This album is the first release on which I have recorded flatpick-only tunes, that is to say that I didn’t use my picking-hand fingers at all on some tracks. For example, ‘Grove Road’ is strictly flatpicking, as is ‘Travelling Tune’ and ‘Frontier’. Others are pick-free - using just my fingers – such as Bluebirds, L’Isola, Jumbo, and Trouvailles. The rest use my more common technique of using a thumbpick and my fingers – Momentum, Rain Dance, Montmartre, and Nightflying.

What Could I Have Done Differently?

It’s always important to keep track of what you could have done differently when recording, be it before or during the process. Keeping in mind what I wrote above - that the tunes develop over time - I could have allowed more time to feel more comfortable with these tunes by playing them live. This didn’t happen as a lot of the final stages of composition happened in the two weeks prior to recording, and in some cases in the studio itself. The benefit of leaving some of the work until getting into the studio is that the pressure of ‘having to get the crafting done’ is often what you may need to sharpen your mind and to actually finish the piece. For some, this might happen before the recording process itself (I would like to be more like this!).

Another difficulty I had was in deciding whether or not putting Trouvailles on the album was a good idea or not. Trouvailles is 8m 44s long, which is very long given that the more conventional length of a piece of music (in the current context of broadcast in particular) is between 3-5 minutes. What tipped the balance for me was realising that I had my ‘gigging’ hat on versus my ‘listening’ hat. Depending on the live setting, I may or may not perform a piece of music like ‘Trouvailles’ in its entirety. Listening to recorded music is a different state of mind to listening to a live show. For me, a live show is all about entertainment, sharing emotions, connecting with an audience, and so on. When people are listening to my albums, it could be for ambience, for meditation, for reflection - and so how we listen in these different scenarios varies hugely.

The other side of it is that you can have all the plans in the world, and things can happen while you are recording that make those plans go out the window. My guitar started creaking and buzzing in a really unusual way while recording, something I had never before encountered and could not have foreseen, and it cost us a lot of studio time trying to fix. After numerous attempts at string changes, action changes, and even trying to affix Blue-Tack onto the problematic area (where my wrist sits on the soundboard), it magically disappeared, and we were able to continue. Recording ‘Jumbo’ was a much happier deviation from the plan. A baritone guitar arrived to the studio while I was there, and we took it out to give it a go. Connor, who was recording me, pointed a mic and a camera at me and said “play something”, just to hear how the baritone sounded recorded.I improvised a tune out of a core idea I had, which became Jumbo, the bonus track. I hadn’t thought about using it for the album until people watched a YouTube video I uploaded of that same take. Their positive comments made me consider it as an album track, and I asked Connor if he could make the recording we did sound good enough for the album – which he did!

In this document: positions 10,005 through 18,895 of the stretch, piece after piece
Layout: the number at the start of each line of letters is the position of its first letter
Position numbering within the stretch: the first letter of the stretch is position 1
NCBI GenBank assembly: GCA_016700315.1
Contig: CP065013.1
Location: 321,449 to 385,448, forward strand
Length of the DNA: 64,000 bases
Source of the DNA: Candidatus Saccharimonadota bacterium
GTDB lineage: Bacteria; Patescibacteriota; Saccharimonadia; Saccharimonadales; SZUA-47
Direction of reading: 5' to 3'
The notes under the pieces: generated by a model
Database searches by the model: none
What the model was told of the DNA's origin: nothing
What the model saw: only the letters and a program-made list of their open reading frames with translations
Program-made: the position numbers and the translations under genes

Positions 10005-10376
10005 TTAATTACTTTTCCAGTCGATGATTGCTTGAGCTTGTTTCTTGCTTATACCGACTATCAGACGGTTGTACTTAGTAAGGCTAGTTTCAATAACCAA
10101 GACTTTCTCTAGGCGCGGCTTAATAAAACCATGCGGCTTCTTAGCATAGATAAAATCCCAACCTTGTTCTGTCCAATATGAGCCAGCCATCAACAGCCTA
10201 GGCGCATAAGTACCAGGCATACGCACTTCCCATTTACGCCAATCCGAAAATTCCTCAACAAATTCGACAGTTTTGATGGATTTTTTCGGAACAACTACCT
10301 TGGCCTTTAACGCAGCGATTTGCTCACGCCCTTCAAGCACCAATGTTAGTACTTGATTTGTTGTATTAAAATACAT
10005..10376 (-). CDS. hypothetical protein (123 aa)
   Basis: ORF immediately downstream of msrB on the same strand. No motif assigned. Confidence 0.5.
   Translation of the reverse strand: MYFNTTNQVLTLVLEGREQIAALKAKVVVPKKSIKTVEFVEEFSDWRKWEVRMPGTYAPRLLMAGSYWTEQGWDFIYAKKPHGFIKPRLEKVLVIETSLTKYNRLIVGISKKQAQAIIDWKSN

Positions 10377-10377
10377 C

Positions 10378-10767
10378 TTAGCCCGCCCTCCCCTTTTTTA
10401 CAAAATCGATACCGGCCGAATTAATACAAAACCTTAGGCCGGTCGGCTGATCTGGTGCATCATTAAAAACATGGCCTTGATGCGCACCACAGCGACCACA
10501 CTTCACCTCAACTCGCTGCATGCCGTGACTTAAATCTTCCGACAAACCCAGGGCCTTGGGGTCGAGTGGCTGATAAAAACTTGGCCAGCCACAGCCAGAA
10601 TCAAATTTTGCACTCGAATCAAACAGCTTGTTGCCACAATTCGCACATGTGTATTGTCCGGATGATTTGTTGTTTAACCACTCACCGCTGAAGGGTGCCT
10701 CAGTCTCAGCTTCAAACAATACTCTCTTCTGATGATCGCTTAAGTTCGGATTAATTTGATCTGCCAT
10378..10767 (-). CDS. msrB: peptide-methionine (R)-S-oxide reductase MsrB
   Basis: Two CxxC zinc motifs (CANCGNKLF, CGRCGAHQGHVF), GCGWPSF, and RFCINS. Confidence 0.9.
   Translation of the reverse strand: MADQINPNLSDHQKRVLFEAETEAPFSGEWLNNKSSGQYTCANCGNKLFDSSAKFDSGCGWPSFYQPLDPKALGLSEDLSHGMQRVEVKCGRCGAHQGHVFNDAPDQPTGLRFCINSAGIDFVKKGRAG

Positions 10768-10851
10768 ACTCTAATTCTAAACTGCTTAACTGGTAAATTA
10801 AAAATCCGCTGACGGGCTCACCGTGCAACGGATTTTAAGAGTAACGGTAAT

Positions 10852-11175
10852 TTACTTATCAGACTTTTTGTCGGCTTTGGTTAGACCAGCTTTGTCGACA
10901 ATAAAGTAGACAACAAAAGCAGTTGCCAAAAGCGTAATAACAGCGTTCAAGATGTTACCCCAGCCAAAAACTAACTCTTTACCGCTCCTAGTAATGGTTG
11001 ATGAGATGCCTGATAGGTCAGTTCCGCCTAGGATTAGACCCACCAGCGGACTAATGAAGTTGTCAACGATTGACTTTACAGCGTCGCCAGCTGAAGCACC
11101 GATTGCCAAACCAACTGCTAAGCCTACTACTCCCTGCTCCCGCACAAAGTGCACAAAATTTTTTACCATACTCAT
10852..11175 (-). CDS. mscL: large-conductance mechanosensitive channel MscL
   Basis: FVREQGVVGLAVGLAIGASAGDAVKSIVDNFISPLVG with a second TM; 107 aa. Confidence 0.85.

There is no one way to make an album. You can read all the blogs, watch all the videos, listen to all the anecdotal experience, and do all the planning in the world, but in the end it all comes down to your comfort with your pieces of music, what works for you as a musician, and adapting to the unforeseen challenges that arise in studio. My advice to anyone recording is to be as prepared and as comfortable as possible with the pieces before going into the studio. Performing them live (or practising them in front of others) a few times before recording is a good idea in my opinion. Becoming comfortable with the sound in the studio is also important. Finally, be open, flexible and adaptive, keeping in mind that not all deviations from the plan are a bad thing – they could even end up creating that serendipitous bonus for your album.